Many of the host cities for 2013 are familiar - only three locations for stage starts or finishes are new this year. But with seemingly small changes the route organizers have turned the race on its head and delivered some nice surprises while keeping the general theme of close to the coast, pretty views, and plenty of climbing. California has been building itself over the past several years, undergoing a transformation from an early season training race to a legitimate target for international riders. Covering approximately 750 miles (1,215km) over eight stages with two testing summit finishes and a time trial that should favor all rounders or climbers over the pure chronomen, this year's race is already shaping up to be a feather any self respecting climber would want in his cap.
Gone are the summit finishes at Big Bear Resort and atop Mount Baldy. Instead of long, uphill drags, these have been replaced with shorter, punchier climbs in Greater Palm Springs and to the top of Mount Diablo. The time trial is no longer a flattish or rolling affair either with a stout climb to the finish of the time trial. Stage 2 traverses 126.1 miles (204.3km) from Murrieta to Greater Palm Springs with a substantial climb midway through the stage, though this only serves as an appetizer for the final 3.8 mile (6.1km) climb to the finish in the Palm Springs Aerial Tramway parking lot. Those final six kilometers kick upwards at an average gradient of 9.3%, favoring the more lithe among the climbers. Stage 7 is another for the climbers with the also new finish atop Mount Diablo, a 4.5 mile (7.4km) climb which repeatedly kicks over 15% in the final two kilometers. Paging Robert Gesink?
These two stages, along with the 19.6 mile (31.7km) time trial on Stage 6, should prove all the action the general classification riders should want. The time trial starts with a climb, followed quickly by a flattish loop through the land of lakes and golf courses. The fun, however, is all reserved for the final three kilometers of the stage, which average near 10% and kick into the double digit gradients several times. One wonders if riders will want their time trial bikes for this stage or a modified aero road frame. I wish we would be treated to a number of cyclocross style bike changes at the foot of the last climb as Lars Boom used to devastating effect to win the time trial stage at the Tour of the Mediterranean, but I doubt many riders will be so bold.
With three stages set aside for the climber types, the remaining five are largely peace offerings to the sprinters for sending them up such devilish climbs in the other stages. But, in true California fashion, there is always enough climbing to make things interesting and keep us guessing as to whether a breakaway will win or whether the sprinters will latch back on to the peleton on the plunge from the final climb and be able to win the day. Uphill shenanigans begin on Stage 1 with a climb over Palomar Mountain on on a 104 mile (169km) loop starting and finishing in Escondito. The climb summits over 5,200 feet, a substantial 4,000 feet above its surroundings. 1,200 meters is a long way to climb, though at least 40km is also a long way to the finish so we won't see any GC fireworks here.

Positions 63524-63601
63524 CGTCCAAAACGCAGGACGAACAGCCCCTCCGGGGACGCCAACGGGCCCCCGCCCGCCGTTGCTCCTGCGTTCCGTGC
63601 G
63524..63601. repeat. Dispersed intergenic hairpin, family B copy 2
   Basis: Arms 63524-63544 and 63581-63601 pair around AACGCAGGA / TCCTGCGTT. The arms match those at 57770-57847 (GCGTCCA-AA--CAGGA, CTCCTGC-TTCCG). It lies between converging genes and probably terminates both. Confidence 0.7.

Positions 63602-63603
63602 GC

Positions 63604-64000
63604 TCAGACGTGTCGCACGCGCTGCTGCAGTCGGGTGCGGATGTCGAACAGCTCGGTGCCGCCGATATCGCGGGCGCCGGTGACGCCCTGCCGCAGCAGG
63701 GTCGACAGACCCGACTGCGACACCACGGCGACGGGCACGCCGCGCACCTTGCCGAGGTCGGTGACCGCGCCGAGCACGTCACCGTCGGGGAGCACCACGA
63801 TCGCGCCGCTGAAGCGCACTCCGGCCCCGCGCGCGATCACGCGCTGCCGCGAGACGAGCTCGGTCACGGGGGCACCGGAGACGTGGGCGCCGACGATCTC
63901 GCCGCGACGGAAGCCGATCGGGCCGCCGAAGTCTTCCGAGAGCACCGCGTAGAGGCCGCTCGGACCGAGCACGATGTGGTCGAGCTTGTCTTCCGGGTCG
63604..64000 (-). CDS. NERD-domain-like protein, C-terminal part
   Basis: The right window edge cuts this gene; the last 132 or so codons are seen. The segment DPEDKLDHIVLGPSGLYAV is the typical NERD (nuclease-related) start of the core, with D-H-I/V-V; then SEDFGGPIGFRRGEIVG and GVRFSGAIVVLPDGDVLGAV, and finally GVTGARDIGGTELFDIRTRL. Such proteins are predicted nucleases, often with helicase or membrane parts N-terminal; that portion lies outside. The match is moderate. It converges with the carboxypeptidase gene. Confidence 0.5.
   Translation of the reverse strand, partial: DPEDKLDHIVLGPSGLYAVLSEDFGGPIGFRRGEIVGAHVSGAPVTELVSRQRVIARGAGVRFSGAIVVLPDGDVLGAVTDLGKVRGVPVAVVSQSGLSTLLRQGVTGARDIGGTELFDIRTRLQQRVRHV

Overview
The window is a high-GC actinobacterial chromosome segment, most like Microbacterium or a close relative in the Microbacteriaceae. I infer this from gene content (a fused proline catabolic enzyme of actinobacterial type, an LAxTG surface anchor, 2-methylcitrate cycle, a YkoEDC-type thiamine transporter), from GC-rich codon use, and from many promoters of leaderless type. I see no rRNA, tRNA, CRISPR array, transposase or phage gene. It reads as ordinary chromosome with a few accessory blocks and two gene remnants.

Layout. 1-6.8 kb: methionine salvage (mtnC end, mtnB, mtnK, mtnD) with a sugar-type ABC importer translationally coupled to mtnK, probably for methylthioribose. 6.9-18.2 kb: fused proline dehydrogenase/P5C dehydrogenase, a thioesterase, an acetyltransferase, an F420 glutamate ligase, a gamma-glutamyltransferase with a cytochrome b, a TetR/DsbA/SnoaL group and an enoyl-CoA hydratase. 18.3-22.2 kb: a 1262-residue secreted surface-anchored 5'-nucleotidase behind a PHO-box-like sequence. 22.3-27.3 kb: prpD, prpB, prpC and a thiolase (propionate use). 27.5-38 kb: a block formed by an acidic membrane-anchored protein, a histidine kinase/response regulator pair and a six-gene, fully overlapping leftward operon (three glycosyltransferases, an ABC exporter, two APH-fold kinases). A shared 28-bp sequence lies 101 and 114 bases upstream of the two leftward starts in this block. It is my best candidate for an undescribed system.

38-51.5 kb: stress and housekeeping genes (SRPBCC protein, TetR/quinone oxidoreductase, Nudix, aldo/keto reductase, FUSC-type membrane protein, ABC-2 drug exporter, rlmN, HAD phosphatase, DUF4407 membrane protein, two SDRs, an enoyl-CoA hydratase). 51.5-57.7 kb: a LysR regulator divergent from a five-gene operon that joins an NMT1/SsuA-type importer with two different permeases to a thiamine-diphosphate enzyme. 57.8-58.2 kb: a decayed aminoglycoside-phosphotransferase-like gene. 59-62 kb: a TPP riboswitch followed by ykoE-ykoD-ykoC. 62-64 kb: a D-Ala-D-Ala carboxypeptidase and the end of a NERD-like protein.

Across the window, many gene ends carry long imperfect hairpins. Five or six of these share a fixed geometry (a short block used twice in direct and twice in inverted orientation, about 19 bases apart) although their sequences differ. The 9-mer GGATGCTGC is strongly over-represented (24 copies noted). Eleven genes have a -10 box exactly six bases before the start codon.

Stage 3 from Palmdale to Santa Clarita (111.8 miles / 181.1km) follows the same script with a long, though not as daunting, climb summiting some 30 kilometers from the stage finish. Both stages have much potential for excitement, even if it is merely waiting on the edge of our couches to see what victory salute Peter Sagan will use next. Stage hunters will certainly want to prevent this though and these are the two days where breakaways stand the biggest chances of succeeding.
The remaining three stages - 4, 5, and 8 - should all end in bunch sprints with all big names present and accounted for. Stage 4 from Santa Clarita to Santa Barbara (84.7 miles / 137.2km) has climbing early on in but runs along the beach in the second half of the stage. If you look closely, you may find our erstwhile editor Gavia (aka. Jen See) surfing or sipping an espresso in a cafe near the stage finish. Stage 5 runs north from Santa Barbara to Avila Beach, which should be 116.4 miles (188.6km) of block headwind and flat but terribly scenic roads. If that doesn't spell S-P-R-I-N-T, I don't know what does. The final stage (86.2 miles / 139.7km) showcases the Golden Gate Bridge in San Francisco early before finishing on a circuit in Santa Rosa. Everybody involved - particularly the promoters - will be hoping the weather is better than the fog shrouded 2011 crossing of the famous landmark.
Scenery wise, it is hard to go wrong with hosting a race in California - wineries, winding coastal highways, and conifer shrouded climbs make for a compelling combination of scenes. Nailing the balance within the race has been harder, though. The slog to the top of the Big Bear climb, as iconic as it is in California, did little to create drama beyond wondering how many people would miss the time cut. This year, the GC stages are punchier, but not so steep nor long as to kill suspense. Time gaps at the end of each stage will be real, but not insurmountable in the days to come. And with real racing for the overall stretching from the beginning to the end of the race, the scene is set for captivating fans early on and keeping them interested. There is no doubt the race would play into the hands of the men who ran it last year, the Dutch climber Robert Gesink and Slovakian sprinting / strongman sensation Peter Sagan, but why should it not? The racing was thrilling last year and this year's course changes should only make things better. Gesink will be racing the Giro d'Italia instead this May, but expect another climber - perhaps Tejay van Garderen or even Fabio Duarte - to come and plunder the GC chest this year.